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Updated January 12, 2009


Insulin is a hormone secreted by the pancreas to help keep blood sugar levels in a normal range. When you have type 1 diabetes, the beta cells in the pancreas that produce the insulin have stopped secreting sufficient amounts of insulin to process the glucose (sugar) you get from the food your eat. When there is not enough insulin for your body to properly absorb the sugar in the blood, it accumulates and can cause a number of short and long-term complications.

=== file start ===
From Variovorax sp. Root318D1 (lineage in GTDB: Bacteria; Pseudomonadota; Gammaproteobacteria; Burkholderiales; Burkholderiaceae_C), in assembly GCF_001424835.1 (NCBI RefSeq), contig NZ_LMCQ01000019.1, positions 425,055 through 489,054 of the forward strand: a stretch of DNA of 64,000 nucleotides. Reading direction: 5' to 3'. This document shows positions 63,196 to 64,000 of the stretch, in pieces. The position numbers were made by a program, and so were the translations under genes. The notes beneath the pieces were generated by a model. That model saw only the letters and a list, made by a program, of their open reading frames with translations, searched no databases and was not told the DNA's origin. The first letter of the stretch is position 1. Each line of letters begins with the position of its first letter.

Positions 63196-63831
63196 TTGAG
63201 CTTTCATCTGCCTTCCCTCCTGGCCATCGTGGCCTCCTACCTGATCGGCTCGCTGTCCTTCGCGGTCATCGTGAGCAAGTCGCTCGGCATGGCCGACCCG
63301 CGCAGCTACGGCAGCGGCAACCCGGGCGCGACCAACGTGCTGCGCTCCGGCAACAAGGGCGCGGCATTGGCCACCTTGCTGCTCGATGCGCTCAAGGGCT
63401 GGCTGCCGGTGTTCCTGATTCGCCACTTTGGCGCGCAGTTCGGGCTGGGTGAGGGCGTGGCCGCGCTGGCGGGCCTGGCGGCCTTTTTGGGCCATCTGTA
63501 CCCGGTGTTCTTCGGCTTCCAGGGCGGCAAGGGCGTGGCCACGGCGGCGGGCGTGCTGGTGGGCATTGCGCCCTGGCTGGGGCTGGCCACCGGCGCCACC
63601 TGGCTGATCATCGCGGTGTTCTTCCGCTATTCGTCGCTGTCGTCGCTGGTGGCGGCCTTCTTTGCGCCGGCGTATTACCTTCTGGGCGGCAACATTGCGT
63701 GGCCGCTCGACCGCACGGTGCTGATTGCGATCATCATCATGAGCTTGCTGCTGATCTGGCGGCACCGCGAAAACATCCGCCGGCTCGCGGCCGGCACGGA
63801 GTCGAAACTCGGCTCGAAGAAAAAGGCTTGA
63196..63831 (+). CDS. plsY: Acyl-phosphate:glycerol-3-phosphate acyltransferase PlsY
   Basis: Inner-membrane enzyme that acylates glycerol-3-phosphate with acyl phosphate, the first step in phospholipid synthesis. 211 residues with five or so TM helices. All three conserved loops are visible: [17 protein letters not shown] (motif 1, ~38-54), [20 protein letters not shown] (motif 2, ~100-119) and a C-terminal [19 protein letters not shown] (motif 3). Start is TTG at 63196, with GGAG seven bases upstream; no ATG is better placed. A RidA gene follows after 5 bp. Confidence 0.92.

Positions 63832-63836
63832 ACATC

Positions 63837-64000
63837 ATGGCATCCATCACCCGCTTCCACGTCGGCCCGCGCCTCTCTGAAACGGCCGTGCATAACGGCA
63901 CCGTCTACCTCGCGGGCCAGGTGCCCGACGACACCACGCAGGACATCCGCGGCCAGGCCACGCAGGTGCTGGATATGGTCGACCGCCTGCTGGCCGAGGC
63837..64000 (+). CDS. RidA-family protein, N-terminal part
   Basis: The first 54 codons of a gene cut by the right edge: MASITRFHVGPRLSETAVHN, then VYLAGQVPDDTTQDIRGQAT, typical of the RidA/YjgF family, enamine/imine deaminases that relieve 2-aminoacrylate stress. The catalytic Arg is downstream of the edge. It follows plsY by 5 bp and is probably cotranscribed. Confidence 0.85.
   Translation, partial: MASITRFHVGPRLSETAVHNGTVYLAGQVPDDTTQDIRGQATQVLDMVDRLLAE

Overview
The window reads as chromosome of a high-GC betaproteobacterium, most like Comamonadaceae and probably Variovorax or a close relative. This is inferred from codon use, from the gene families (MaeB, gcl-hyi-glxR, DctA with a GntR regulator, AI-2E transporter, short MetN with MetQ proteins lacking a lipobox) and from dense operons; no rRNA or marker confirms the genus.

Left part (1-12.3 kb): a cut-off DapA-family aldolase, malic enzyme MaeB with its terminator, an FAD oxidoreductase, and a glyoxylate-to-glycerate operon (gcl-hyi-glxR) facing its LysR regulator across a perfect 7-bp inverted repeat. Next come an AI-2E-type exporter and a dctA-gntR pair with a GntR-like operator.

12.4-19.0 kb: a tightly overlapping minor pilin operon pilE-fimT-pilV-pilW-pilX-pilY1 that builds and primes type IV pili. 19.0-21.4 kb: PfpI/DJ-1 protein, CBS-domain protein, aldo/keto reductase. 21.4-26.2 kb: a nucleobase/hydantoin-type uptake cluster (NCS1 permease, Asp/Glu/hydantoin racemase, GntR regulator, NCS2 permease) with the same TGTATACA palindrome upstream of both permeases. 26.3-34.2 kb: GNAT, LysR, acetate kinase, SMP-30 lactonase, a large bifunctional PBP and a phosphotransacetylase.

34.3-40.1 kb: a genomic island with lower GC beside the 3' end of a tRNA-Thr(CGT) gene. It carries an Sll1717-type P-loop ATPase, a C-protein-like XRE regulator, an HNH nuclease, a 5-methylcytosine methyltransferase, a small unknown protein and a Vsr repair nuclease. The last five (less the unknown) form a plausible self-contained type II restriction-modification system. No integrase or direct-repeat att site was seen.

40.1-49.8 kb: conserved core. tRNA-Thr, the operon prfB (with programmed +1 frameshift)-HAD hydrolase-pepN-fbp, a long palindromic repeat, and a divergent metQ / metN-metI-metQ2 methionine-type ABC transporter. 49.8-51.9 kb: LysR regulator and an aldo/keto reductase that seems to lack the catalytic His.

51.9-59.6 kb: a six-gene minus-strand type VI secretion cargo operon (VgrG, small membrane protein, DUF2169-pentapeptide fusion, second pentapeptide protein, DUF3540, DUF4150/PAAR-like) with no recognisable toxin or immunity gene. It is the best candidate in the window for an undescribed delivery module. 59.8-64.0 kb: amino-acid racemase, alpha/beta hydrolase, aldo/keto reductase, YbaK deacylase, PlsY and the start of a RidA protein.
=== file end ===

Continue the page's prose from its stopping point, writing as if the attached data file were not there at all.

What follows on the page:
Before type 1 diabetes is accurately diagnosed, blood sugar levels may rise to dangerous levels with accompanying symptoms. If left untreated, blood sugar levels could result in diabetic ketoacidosis, possibly leading to a coma or even death.

Because your body no longer produces insulin in adequate amounts, you must obtain daily insulin from injections or an insulin pump.

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